Parting Shot: Freedom!!!!!
How I really feel today

Happy sewing!

3 thoughts on “Cancer, Chemo and What I Wore Part 4”

  1. Karin Mathany Beamer says:

    I just happen to open this page and I was thrilled to see your comments on going through 4 chemo treatments with such a good attitude and great outfits, makeup and fantastic shoes. I am a nurse in womens health unit and I wish I could have you write a book to give to every women who comes into the clinic. Some come in with their oldest outfit on and they are depressed even before things get started. You know people do not realize that you never get a second chance to make a first impression. If I could help these gals in some way, I would. We all try to keep positive and help them get through this difficult time. I thank you for this blog and I will refer others to this to read. It is so uplifting. I just went through this big C event with my friend and I paid for her to have a wig consultation and a pedicure. Her husband was mad, I think he thought I was making light of the seriousness of her cancer. Now she is one year clear. I pray both you and she continue to remain in good health…… stay happy and beautiful for all to see.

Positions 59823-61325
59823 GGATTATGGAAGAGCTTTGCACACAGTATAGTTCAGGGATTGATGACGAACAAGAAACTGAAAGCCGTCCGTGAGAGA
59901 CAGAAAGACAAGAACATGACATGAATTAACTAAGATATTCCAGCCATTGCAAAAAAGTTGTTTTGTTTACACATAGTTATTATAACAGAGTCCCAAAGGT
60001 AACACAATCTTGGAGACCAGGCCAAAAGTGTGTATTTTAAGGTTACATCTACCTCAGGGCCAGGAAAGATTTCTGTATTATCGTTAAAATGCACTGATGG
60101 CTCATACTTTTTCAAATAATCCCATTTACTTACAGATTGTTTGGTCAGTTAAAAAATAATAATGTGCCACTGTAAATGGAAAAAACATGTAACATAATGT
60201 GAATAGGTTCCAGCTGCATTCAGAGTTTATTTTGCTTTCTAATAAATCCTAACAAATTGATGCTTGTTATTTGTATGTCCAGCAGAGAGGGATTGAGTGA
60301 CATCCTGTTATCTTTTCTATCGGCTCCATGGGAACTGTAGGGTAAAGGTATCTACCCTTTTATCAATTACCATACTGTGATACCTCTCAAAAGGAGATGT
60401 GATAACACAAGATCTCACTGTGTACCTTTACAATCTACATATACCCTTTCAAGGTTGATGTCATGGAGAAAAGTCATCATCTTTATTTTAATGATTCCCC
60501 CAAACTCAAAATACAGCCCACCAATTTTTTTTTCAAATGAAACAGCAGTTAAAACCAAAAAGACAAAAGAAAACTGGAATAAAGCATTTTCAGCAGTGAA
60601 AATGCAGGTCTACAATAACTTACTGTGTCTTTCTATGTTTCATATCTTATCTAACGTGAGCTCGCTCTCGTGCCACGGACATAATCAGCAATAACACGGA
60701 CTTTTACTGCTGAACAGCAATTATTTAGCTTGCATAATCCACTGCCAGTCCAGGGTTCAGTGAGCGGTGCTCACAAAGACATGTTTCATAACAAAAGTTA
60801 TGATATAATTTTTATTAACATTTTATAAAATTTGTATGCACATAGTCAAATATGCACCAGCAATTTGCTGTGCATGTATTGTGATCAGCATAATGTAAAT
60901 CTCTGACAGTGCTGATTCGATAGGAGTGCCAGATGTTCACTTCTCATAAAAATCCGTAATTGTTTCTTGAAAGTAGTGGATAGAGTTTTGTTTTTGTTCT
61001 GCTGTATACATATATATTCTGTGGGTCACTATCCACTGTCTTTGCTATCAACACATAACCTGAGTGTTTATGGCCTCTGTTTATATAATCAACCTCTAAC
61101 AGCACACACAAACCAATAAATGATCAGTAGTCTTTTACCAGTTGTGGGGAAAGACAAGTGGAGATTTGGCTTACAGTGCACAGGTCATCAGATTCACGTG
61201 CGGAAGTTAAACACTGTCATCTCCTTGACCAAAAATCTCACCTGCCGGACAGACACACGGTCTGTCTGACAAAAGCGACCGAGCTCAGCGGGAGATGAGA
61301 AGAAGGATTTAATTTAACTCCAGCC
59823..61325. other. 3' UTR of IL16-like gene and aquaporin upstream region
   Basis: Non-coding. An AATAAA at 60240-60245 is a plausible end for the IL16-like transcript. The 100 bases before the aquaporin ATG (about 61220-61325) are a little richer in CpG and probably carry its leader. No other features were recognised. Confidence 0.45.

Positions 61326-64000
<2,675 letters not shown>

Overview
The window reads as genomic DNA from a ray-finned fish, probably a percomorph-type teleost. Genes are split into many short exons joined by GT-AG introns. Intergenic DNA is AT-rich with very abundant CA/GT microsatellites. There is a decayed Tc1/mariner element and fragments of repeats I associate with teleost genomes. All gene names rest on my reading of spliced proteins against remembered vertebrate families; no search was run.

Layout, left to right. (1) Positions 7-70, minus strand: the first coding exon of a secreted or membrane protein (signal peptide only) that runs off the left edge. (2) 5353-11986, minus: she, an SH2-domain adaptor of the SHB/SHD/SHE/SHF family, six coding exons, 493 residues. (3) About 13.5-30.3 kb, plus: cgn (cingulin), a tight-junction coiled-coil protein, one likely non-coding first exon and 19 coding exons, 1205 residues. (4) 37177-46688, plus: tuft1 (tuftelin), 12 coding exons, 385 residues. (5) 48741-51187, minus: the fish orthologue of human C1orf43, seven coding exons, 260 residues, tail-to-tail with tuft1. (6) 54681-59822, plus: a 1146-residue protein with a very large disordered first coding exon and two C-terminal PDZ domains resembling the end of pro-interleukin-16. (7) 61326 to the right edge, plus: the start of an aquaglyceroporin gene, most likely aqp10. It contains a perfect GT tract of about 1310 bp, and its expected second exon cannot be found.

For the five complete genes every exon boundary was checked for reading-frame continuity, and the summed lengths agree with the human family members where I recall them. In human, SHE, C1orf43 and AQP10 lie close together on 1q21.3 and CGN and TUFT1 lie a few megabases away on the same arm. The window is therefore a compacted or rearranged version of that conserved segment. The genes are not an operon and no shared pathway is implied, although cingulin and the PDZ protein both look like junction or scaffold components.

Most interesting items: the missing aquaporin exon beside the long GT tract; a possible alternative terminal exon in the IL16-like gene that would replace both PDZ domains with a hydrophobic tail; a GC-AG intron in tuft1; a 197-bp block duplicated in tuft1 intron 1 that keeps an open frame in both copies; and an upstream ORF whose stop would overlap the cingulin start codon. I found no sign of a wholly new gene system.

1. Gorgeous Fabrics says:

      Thank you so much, Karin! And thank you for the work you do. You and other nurses who help cancer patients are truly angels on earth.

  2. Liz says:

    ‘Humour & joy’ that pretty much how I lived through a week on IV blood thinners, warding off a stroke & subsequent angiogram, after a sports injury.
    My husband was convinced the neurosurgeon marked me ‘permanently cognitively impaired’ as a result of my humour BUT it kept me amused & sane… and I was the bright spark on a very quiet & eerie neurology Ward.
    Stay strong. Cry a little, laugh a lot.